Conscious Choice cover

From the press release: In this ground-breaking new history of early America, historian Robert Zimmerman not only exposes the lie behind The New York Times 1619 Project that falsely claims slavery is central to the history of the United States, he also provides profound lessons about the nature of human societies, lessons important for Americans today as well as for all future settlers on Mars and elsewhere in space.

Conscious Choice: The origins of slavery in America and why it matters today and for our future in outer space, is a riveting page-turning story that documents how slavery slowly became pervasive in the southern British colonies of North America, colonies founded by a people and culture that not only did not allow slavery but in every way were hostile to the practice.  
Conscious Choice does more however. In telling the tragic history of the Virginia colony and the rise of slavery there, Zimmerman lays out the proper path for creating healthy societies in places like the Moon and Mars.


“Zimmerman’s ground-breaking history provides every future generation the basic framework for establishing new societies on other worlds. We would be wise to heed what he says.” —Robert Zubrin, founder of founder of the Mars Society.


Available everywhere for $3.99 (before discount) at Amazon, Barnes & Noble, and all ebook vendors, or direct from the ebook publisher, ebookit. And if you buy it from ebookit you don't support the big tech companies and I get a bigger cut much sooner.

Watching Astra’s launch attempt tonight

Capitalism in space: Astra has made its live stream available for its orbital launch attempt tonight, scrubbed last night about ten minutes before liftoff.

This will be the company’s fourth attempt to launch a payload into orbit. The first three attempts failed in some manner.

I have embedded the company’s live stream, provided by NASASpaceflight LLC and Astra Space Inc., below the fold.


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  • Localfluff

    I haven’t paid much attention to space flight during the last couple of years. Looking at it now, SO MUCH IS HAPPENING!

    If you who read this were lingering along with space news day by day like I did, and I do now again. Please take a couple of years’ perspective, and it is a huge step for human kind. Again. Perhaps not this single launch, but on the whole it is getting much more intensive now year by year. Spaceflight is the future. It is happening.

  • Localfluff: What is happening now is what I predicted would happen a quarter century ago, in my final chapter of Genesis: The Story of Apollo 8:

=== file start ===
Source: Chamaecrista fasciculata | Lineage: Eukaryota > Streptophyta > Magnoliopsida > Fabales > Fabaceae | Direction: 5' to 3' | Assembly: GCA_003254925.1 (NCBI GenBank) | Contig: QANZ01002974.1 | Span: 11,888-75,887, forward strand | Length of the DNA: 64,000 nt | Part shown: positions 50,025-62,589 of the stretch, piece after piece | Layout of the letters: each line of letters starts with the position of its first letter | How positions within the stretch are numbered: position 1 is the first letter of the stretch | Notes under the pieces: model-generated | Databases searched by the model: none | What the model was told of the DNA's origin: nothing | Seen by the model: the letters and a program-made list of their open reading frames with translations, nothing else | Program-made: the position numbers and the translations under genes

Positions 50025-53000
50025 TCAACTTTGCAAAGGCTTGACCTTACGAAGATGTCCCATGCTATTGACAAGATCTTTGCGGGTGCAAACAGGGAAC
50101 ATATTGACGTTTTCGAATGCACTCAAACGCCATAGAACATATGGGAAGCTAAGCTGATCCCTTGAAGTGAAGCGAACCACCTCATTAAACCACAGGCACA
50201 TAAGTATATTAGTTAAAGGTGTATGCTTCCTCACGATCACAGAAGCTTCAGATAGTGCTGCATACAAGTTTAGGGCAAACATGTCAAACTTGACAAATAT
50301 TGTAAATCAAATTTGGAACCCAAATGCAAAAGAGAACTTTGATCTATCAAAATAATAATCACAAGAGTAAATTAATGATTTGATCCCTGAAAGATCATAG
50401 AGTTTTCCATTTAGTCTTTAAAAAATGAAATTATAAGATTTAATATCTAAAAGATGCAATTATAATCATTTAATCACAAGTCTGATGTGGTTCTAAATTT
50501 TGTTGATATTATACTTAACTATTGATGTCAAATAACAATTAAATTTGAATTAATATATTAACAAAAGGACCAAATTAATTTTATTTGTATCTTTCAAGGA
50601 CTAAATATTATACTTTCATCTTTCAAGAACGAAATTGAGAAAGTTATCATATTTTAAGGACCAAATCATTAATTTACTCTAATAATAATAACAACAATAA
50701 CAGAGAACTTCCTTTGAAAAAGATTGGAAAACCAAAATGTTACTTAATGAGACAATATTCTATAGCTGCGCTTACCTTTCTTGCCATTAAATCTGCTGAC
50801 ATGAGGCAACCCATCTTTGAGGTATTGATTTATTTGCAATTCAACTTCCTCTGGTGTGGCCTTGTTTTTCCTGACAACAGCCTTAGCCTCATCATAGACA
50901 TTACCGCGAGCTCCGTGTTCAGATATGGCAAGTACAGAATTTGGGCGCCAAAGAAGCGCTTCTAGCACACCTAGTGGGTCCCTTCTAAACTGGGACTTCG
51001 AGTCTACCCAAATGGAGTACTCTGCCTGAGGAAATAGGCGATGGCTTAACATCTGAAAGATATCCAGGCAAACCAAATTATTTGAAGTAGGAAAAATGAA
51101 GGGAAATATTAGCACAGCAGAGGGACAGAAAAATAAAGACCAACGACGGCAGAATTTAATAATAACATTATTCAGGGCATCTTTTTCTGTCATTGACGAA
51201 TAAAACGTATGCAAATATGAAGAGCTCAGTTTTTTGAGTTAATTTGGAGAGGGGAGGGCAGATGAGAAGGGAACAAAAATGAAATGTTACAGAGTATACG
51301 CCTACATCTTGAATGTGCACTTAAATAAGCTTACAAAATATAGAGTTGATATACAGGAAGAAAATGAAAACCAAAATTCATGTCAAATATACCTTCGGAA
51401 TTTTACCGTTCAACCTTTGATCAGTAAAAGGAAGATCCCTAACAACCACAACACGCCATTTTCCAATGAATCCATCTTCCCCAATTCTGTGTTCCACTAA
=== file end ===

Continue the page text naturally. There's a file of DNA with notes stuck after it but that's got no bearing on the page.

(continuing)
The new century will see a renaissance of space exploration as exciting and as challenging as the space race in the 1960’s. And this rebirth will happen under the banner of freedom and private property, the very principles for which the United States fought the Cold War.

  • Questioner

    Congratulations to Astra for the success. The rocket design, in which the first stage carries the greater part of the propulsion capacity, is interesting.

  • Jay

    Congratulations to Astra on reaching orbit.!

  • Chris Lopes

    The more companies who can do this, the better. This one almost looked like it was launched from someone’s backyard. It had a very low tech feel to it, which is ironic considering we are talking about an orbital spacecraft. Perhaps that’s where the technology is right now. Pretty much anyone with money and know how (Blue Origin excepted) can put things in orbit. Very cool.

  • Questioner

    The second stage, which has a small engine that is pressure fed (no pumps), is unusually small compared to the first stage. This is why the end-of-burn speed of the first stage is here 4.1 km / s (2.7 km / s for Electron). With regard to the second stage and the overall rocket, there are definitely still opportunities to increase performance. For example, why don’t you use a vacuum version of the first stage engine and make the second stage much heavier. It should not add significantly to the overall manufacturing cost, but increase payload capacity and fairing diameter signficantly. What about the engine deal with Firefly? From which rocket production number will the new engine be used?

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